Blackcomb Mountain Trails are Very NiceBlackcomb Mountain holds an impressive and ever growing array of hiking trails. From the moment you step off the Solar Coaster chairlift and you arrive at the Rendezvous Lodge, you see hiking trails ascend into the distance. The Rendezvous Lodge is home to a cafeteria style restaurant, a fine dining restaurant, gift shops, washrooms, and quite a lot else. Whether you are doing a long hike or just one of the short ones, stopping here before and after for a meal and/or a beer is almost essential.  Blackcomb Mountain has come alive with beautiful hiking trails in recent years.  With the 2008 addition of the Peak 2 Peak Gondola which connects Blackcomb to Whistler, the demand for mountain trails is higher than ever. A dozen years ago, you would just have had some rough hiking trails to follow, and not many hikers to follow them.  Now you have mapboards, trail signs, viewpoint seating areas and six popular, named trails to hike. The majority of the Blackcomb Mountain trails are easy and relaxing, however the Decker Loop Trail at the far end of Blackcomb Mountain is very challenging and spectacularly scenic. For the most part, you will find yourself winding through a nice alpine forest scattered with enormous fields of erratics leading to one great viewpoint after another. You can hike for as little as 15 minutes or more than 3 hours, depending on the trail or trails you choose to follow.  Blackcomb Lake and Blackcomb Peak that looms far above it are the most popular destinations for hikers and getting there and back can be done in a couple hours. The trails begin at the Rendezvous Lodge at the heart of Blackcomb Mountain. You have two ways to get here and both require paying for access to Whistler and Blackcomb mountains. An adult day pass is $60 and a pass good for the whole summer is just $100. These give you access to all the chair lifts and gondolas that access hiking trails as well as the Peak 2 Peak Gondola.

Blackcomb Hike in Whistler

Brandywine Falls Rates With Us at 7 out of 10Brandywine Meadows is a nice, relatively short hike to a massive flower filled valley high up in Callaghan Valley. Located 40 minutes south of Whistler, this tough and sometimes muddy trail gains a huge 550 metres of elevation in just 3 kilometres(1.9 miles), trailhead to meadows.  The trailhead is tricky to find and involves a fairly long gravel road journey that is passable without a 4x4, but barely. Not that the road is potholed, which it is, but that it is at times very steep and strewn with loose boulders.  Brandywine Meadows is used mainly for snowmobiling in the winter months and the bumpy ex-logging road to the trailhead is in poor condition in the summer. The Brandywine Meadows trail and access roads to it are for snowmobiles & ski touring only in the winter months. No free public access until the snow melts and the snowmobiling season comes to an end, usually in mid May.  You will know it is open just a couple minutes after you turn off the highway onto Callaghan Road. Take your first left and drive past the treatment plant and quickly come to an enormous gravel parking lot. This is the snowmobile parking lot and the toll booth will be there and manned if the season is still on. If not, and the parking lot is deserted and with no snow, you may be able to continue. Keep in mind that snow can persist well into May, sometimes June, on the Brandywine Meadows access road. So avoid Brandywine Meadows until June to avoid disappointment. If you have a dog, you will find that Brandywine Meadows is one of the few really nice, dog friendly hiking trails in and around Whistler. Garibaldi Provincial Park prohibits dogs, as well as both Whistler Mountain and Blackcomb Mountain. Here you won't be bothered by anyone and find no signs of humanity beyond some leftover remnants of the snowmobile season.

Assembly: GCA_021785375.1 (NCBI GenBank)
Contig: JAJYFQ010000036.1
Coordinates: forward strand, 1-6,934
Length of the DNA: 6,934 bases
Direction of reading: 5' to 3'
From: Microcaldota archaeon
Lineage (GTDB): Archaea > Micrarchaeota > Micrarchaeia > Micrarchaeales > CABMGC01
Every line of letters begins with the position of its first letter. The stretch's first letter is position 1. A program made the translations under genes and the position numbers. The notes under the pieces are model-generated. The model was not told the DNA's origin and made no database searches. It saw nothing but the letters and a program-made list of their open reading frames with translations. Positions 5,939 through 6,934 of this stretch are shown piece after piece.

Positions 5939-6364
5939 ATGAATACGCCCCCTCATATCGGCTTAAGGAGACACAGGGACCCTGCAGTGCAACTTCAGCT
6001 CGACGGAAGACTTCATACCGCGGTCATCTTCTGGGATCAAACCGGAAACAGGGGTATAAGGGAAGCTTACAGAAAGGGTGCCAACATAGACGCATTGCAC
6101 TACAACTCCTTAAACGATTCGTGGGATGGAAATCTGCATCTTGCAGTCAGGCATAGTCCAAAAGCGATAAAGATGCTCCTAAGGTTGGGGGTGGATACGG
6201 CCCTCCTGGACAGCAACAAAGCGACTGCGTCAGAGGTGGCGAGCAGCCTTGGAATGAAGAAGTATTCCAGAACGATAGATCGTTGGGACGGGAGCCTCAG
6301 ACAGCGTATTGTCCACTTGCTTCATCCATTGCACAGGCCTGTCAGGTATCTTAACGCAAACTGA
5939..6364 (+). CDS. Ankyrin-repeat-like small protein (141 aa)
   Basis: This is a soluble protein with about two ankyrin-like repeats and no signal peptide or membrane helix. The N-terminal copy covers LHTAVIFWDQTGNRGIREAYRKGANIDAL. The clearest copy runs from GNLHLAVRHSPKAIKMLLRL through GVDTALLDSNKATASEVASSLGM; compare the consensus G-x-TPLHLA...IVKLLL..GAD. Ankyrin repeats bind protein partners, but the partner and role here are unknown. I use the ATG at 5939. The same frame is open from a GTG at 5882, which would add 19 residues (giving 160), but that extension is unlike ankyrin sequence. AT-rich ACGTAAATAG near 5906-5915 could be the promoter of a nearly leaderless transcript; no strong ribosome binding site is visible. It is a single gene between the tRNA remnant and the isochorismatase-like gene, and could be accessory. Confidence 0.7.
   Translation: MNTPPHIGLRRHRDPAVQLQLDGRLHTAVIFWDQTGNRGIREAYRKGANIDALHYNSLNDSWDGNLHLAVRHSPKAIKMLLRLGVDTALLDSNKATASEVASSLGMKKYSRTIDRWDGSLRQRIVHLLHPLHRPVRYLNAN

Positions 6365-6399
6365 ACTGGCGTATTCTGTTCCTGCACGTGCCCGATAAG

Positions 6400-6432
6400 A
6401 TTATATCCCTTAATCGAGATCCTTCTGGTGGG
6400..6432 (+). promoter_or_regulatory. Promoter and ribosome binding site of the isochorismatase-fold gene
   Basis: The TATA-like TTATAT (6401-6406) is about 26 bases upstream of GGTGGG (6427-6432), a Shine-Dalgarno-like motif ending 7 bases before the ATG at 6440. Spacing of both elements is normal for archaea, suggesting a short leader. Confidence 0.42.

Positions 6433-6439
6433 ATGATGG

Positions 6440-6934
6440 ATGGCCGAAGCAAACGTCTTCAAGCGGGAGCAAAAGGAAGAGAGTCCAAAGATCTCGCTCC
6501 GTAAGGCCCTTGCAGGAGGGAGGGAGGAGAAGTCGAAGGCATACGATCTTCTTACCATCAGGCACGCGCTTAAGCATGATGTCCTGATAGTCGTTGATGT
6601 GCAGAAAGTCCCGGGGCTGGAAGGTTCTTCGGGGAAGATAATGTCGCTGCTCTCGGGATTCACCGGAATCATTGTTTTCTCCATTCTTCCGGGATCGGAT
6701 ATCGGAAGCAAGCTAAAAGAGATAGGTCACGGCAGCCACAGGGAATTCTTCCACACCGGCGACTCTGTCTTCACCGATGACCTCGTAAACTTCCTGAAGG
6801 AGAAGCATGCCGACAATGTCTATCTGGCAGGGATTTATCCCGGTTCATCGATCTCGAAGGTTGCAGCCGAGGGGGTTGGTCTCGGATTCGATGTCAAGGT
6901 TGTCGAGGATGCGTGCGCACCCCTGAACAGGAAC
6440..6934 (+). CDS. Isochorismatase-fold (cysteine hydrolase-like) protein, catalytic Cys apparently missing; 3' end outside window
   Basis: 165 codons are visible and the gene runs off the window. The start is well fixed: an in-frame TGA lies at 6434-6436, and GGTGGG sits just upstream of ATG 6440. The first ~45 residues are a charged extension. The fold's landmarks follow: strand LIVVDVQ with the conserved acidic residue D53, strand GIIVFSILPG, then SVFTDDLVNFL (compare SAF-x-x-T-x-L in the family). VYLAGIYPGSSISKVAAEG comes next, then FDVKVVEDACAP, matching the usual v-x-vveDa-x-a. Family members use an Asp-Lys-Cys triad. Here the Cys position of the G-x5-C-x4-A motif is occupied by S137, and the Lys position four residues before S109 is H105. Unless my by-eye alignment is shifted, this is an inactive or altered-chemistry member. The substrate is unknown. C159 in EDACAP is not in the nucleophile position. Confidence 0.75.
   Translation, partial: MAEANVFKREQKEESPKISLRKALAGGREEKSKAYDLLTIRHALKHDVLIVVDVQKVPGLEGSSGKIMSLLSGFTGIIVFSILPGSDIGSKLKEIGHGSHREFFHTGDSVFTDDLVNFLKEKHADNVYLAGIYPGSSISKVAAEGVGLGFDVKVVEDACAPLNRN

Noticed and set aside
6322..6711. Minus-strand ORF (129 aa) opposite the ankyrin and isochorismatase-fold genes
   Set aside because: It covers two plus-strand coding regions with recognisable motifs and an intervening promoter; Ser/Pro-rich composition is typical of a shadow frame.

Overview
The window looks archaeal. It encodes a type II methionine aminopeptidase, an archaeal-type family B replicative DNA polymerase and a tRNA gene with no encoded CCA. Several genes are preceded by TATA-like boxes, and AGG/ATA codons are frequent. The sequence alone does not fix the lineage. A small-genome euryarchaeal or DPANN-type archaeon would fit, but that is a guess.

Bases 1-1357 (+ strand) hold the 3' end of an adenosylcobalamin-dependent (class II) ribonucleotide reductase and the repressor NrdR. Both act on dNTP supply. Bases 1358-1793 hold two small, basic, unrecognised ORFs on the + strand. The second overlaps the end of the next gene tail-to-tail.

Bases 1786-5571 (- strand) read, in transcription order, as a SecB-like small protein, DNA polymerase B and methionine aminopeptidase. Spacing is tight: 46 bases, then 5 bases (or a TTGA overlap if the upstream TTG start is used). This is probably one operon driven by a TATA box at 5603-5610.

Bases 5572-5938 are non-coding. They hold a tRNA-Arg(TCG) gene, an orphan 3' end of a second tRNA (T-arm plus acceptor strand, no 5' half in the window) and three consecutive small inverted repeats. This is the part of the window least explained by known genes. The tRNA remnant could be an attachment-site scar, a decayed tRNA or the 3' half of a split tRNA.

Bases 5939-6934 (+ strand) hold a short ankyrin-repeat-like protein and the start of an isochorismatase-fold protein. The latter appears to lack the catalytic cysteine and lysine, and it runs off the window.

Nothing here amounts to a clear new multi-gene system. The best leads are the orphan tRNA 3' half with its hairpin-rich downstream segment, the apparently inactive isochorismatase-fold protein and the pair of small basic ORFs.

Brandywine Meadows Hike in Whistler

Cheakamus Lake is a wonderfully relaxing way to get in the wilderness easily and quickly from Whistler Village. The trail begins on the far side of Whistler Mountain, 8 kilometres from the Sea to Sky Highway at Cheakamus Crossing across from Function Junction.  This 8 kilometre stretch of logging road is fairly bumpy and potholed, but does have the benefit of allowing you to drive the elevation gain instead of hiking it. You can easily manage this road in a car, however carefully and very slowly in parts. Once you reach the trailhead/parking the entire 7 kilometre hiking trail to the end of the maintained Cheakamus Lake trail has barely any elevation gain. Just plenty of gradual inclines and declines along the winding route. In fact, this makes it one of the few trails in Whistler and Garibaldi Park that can boast that. The nearby Garibaldi Lake trail and the Wedgemount Lake trail make you work for the views, however, the Cheakamus Lake trail hardly makes you work at all.  The trail to Cheakamus Lake takes you through an amazing forest of giant cedars that fill the forest with their amazing aroma.  This forest is so packed with ancient giants that year to year the trail is adjusted by a monster of a tree fallen across the trail during some winter storm. Sometimes the trail bends around these behemoths, but more often they are laboriously chainsawed by BC Parks staff.  The more enormous of these remain as fixtures of the trail.  Either edging the trail or as a mighty obstacle to climb over. One monster of a cedar remained sprawled across, actually along a section of the Cheakamus Lake trail for much of 2012. It surely surprised every hiker to come to an abrupt end of the trail with a tree across the trail too big to even see over. The bypass route was a hilarious, yet dangerous looking scramble underneath and along the edge of the trail for about 20 metres to get back on the trail at the other side.  Look for it when you pass by.  Though it has been mostly moved the tell-tale wreckage is hard to miss and captivatingly beautiful.  What a sound it must have made, exhibited now by giant cedar spears still menacingly pointing from a break in the massive trunk. There are a considerable number of highlights to the Cheakamus Lake trail and Cheakamus Lake. The forest is amazing. There are lots of bear encounters. The campsites are very beautiful, much nicer than Taylor Meadows or Garibaldi Lake's overcrowded and packed in campsites. Cheakamus River along the trail is an impressive river with a nice suspension bridge to see at the start of the Helm Creek trail, 1.5 kilometres from the Cheakamus Lake parking lot. Cheakamus Lake itself is magnificent. You could hike there 100 days in a row and always be impressed by the varying colours. The lake is an extraordinary shade of green caused by glacial till suspended in the water. This surreal colour is surrounded by the bright green of the untouched wilderness across the lake. And above and beyond the forest you see majestic mountain peaks.